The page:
Choreographer Morgan danced hula as a child in California, far from his family’s Native Hawaii. As Morgan developed a body of work in modern dance, said to be “charming and poignant” by The New York Times, he longed to connect his Native Hawaiian artistic and personal roots to his contemporary work. Pōhaku is a dance theater piece bringing together storytelling, hula, modern dance, classical music, and projection design to explore compelling universal themes in the story of Hawaii’s native people, including land loss and fractured identity. The work incorporates Morgan’s own stories to reflect these larger themes.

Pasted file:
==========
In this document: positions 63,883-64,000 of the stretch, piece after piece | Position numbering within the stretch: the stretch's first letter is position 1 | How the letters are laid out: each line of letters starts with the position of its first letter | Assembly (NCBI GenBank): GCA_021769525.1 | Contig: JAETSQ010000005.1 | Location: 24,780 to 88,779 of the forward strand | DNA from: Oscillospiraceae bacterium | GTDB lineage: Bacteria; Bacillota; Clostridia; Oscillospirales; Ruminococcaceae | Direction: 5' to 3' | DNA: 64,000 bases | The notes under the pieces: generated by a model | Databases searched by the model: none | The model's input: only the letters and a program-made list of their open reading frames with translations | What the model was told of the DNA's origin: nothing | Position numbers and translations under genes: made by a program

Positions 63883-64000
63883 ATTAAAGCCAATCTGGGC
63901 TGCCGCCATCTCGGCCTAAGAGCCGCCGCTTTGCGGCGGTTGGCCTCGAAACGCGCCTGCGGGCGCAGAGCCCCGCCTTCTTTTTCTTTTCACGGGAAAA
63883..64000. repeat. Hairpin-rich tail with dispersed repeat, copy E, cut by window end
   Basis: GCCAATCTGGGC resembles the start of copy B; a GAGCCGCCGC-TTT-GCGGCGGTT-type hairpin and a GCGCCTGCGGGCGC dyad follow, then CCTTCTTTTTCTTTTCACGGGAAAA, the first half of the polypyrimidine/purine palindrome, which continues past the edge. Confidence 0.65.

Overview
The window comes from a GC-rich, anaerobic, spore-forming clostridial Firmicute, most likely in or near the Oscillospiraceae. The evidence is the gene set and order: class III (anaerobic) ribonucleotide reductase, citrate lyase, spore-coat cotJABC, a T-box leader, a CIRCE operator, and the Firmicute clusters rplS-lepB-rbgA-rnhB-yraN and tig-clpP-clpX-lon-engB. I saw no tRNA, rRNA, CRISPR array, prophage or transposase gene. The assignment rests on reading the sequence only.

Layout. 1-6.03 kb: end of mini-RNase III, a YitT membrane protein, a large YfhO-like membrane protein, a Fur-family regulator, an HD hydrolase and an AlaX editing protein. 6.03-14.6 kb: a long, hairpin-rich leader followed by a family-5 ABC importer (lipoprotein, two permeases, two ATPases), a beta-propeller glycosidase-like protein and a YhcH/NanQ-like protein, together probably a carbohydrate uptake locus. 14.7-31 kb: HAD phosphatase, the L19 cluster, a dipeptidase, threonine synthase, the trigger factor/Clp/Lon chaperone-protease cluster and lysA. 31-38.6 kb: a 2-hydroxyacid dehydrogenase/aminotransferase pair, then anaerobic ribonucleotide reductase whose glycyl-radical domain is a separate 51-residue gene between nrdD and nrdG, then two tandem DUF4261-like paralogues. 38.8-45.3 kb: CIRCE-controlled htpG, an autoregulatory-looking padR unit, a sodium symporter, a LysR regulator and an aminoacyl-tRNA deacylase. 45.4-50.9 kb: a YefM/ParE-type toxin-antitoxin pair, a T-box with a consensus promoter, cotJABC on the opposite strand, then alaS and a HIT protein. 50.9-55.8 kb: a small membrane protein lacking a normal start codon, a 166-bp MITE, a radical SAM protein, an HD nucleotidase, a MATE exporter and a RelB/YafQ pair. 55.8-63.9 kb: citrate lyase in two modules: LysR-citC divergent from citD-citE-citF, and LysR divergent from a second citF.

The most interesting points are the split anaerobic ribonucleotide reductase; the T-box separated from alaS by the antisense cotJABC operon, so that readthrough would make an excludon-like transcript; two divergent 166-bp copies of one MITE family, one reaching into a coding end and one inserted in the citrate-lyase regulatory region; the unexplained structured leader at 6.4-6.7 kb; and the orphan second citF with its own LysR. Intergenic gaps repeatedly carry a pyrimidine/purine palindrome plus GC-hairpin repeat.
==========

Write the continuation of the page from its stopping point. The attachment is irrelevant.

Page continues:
The Hawaiian word for stone, Pōhaku is partly inspired by Morgan’s late cousin, Kumu Hula (hula master) John Kaimikaua (1957-2006). This evening length solo dance performed by Morgan, features live music by Kumu Hula Elsie Kaleihulukea Ryder of Kaimikaua’s Hālau Hula o Kukunaokalā, and classically trained electric cellist Wytold. Collaborators also include projection designer Sareen Hairabedian, scenery by Kapa maker Dalani Tanahy, lighting and technical direction by Brian S. Allard, and rehearsal direction by Tiffanie Carson.
Pōhaku was made possible by the New England Foundation for the Arts' National Dance Project, with lead funding from the Doris Duke Charitable Foundation and The Andrew W. Mellon Foundation, with additional support from the National Endowment for the Arts.
Production residency funded by the New England Foundation for the Arts' National Dance Project, with funding from The Andrew W. Mellon Foundation.
Pōhaku is a National Performance Network (NPN) Creation Fund Project co-commissioned by Maui Arts & Cultural Center in partnership with Dance Place and NPN. For more information: npnweb.org